President Donald Trump and border-state governors are working to "immediately" deploy the National Guard to the US-Mexico border to fight illegal immigration, with some troops potentially arriving later yesterday, Homeland Security Secretary Kirstjen Nielsen said.
"The threat is real, "Nielsen said at an afternoon briefing, adding that Trump was signing a proclamation to put the deployment into effect. "It's time to act."
The announcement came hours after Trump pledged "strong action today" on immigration and a day after he said he wants to use the military to secure the southern border until his "big, beautiful wall" is erected.
In a tweet early yesterday, Trump said that "Our Border Laws are very weak" and that Democrats "stand in our way" of new laws. He added, "We will be taking strong action today."
Trump told reporters on Tuesday that he'd been discussing the idea of using the military at the border with Defence Secretary Jim Mattis.
"We're going to be doing things militarily. Until we can have a wall and proper security, we're going to be guarding our border with the military," Trump said, calling the move a "big step."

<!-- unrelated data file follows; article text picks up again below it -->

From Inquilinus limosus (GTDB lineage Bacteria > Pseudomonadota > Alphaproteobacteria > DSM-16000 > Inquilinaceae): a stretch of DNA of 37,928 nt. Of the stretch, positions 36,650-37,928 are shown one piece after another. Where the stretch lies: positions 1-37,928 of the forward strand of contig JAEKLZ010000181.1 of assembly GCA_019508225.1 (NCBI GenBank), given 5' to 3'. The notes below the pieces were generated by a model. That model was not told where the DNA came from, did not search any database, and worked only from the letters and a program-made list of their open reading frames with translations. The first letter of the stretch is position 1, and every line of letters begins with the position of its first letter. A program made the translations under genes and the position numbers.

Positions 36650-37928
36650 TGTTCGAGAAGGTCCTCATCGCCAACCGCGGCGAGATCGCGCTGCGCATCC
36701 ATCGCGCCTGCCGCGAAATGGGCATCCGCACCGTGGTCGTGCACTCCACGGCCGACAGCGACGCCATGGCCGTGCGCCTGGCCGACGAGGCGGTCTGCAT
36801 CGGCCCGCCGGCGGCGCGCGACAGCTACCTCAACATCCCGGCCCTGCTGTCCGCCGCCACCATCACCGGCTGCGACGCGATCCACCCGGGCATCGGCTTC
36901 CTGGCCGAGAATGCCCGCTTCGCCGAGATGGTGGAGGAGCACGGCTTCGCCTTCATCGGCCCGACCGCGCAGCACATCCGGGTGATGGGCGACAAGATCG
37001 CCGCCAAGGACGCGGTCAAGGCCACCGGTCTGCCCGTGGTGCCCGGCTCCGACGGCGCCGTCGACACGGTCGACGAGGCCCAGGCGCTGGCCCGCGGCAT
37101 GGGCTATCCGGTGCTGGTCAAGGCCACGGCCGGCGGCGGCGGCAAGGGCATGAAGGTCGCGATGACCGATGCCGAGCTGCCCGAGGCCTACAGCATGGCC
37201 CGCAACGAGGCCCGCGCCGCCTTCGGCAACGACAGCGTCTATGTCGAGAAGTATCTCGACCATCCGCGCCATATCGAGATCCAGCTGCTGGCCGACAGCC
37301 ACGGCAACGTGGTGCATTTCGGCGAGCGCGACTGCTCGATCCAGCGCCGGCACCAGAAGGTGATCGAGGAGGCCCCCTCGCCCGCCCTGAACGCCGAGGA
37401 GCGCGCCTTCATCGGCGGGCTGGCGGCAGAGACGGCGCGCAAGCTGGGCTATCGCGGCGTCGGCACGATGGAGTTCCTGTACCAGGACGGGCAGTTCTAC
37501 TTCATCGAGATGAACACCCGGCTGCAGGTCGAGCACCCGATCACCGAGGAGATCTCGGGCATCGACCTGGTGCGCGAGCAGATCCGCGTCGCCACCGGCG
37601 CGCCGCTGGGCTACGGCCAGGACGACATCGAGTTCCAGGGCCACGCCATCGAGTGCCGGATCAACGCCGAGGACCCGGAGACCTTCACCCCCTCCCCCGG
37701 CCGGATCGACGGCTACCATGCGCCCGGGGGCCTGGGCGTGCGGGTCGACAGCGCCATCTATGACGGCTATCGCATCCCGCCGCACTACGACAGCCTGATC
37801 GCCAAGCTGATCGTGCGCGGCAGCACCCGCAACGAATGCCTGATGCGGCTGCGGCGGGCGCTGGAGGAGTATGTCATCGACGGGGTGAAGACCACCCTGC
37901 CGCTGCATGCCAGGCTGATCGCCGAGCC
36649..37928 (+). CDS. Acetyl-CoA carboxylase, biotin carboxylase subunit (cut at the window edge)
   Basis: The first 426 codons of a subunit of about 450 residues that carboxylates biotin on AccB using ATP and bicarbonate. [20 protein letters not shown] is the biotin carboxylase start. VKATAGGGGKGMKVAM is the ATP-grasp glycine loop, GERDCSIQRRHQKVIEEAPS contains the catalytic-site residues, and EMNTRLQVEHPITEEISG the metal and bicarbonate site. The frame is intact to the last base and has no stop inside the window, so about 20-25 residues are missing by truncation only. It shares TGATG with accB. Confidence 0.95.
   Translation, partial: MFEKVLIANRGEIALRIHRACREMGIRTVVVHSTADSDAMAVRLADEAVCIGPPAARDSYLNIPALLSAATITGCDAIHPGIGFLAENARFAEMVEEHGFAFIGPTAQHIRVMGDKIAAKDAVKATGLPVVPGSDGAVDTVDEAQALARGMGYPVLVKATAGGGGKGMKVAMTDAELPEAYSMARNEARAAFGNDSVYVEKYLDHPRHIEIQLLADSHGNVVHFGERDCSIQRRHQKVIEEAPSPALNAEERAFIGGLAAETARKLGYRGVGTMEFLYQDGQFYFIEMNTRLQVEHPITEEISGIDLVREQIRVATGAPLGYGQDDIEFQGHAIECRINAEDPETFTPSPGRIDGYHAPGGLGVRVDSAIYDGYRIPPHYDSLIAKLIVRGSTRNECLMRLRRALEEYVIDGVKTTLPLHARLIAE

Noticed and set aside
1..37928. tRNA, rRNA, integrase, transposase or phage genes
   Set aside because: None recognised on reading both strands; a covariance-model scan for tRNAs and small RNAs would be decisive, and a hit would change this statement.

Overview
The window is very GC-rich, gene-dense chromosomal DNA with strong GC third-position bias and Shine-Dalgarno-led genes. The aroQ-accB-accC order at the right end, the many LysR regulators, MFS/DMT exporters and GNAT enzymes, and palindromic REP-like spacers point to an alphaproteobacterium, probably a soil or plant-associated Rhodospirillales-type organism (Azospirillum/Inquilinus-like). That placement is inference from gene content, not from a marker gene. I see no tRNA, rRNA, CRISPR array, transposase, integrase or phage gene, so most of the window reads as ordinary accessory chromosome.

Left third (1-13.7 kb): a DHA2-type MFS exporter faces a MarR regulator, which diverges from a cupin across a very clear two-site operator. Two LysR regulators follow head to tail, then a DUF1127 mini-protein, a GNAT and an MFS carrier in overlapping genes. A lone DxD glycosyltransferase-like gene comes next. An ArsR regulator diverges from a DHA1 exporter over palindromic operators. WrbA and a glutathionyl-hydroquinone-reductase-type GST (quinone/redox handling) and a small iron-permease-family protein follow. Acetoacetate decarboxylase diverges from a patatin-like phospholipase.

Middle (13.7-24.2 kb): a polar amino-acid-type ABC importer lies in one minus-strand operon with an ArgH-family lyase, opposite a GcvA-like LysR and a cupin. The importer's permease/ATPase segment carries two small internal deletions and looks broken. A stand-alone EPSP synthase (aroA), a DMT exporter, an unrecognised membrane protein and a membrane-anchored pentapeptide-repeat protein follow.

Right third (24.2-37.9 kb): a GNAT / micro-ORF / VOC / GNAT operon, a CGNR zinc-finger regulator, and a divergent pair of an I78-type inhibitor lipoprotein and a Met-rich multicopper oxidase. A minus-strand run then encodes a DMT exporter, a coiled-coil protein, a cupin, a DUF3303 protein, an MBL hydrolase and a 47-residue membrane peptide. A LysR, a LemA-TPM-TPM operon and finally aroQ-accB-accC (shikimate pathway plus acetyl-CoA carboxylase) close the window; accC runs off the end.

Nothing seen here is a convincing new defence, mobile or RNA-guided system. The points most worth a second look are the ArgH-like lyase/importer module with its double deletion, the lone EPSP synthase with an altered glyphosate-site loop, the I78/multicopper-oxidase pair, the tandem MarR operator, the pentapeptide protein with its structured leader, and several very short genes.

Federal law prohibits the use of active-duty service members for law enforcement inside the US, unless specifically authorised by Congress. But over the past 12 years, presidents have twice sent National Guard troops to the border to bolster security and assist with surveillance and other support. The White House counsel's office has been working on the idea for several weeks, according to a senior official who spoke on condition of anonymity to discuss internal plans.
Trump has been frustrated by slow action on building a wall along the Mexican border. He's previously suggested using the Pentagon's budget to pay for the wall, arguing it is a national security priority, despite strict rules that prohibit spending that's not authorised by Congress.
Nielsen said the administration was considering a model similar to a 2006 operation in which President George W. Bush deployed National Guard troops to the southern border, with a focus on assisting US Customs and Border Protection personnel.
"We are anxious to have the support," she said.
Under Operation Jump Start, 6,000 National Guard troops were sent to assist the border patrol with non-law enforcement duties while additional border agents were hired and trained.
Over two years, about 29,000 National Guard forces participated as forces rotated in and out. The Guard members were used for surveillance, communications, administrative support, intelligence, analysis and the installation of border security infrastructure.
Texas also deployed military forces to its 1,290 kilometre border with Mexico. Former Texas Governor Rick Perry, now Trump's energy secretary, sent 1,000 Texas National Guardsmen to the Rio Grande Valley in 2014 in response to a sharp increase in Central American children crossing the border alone.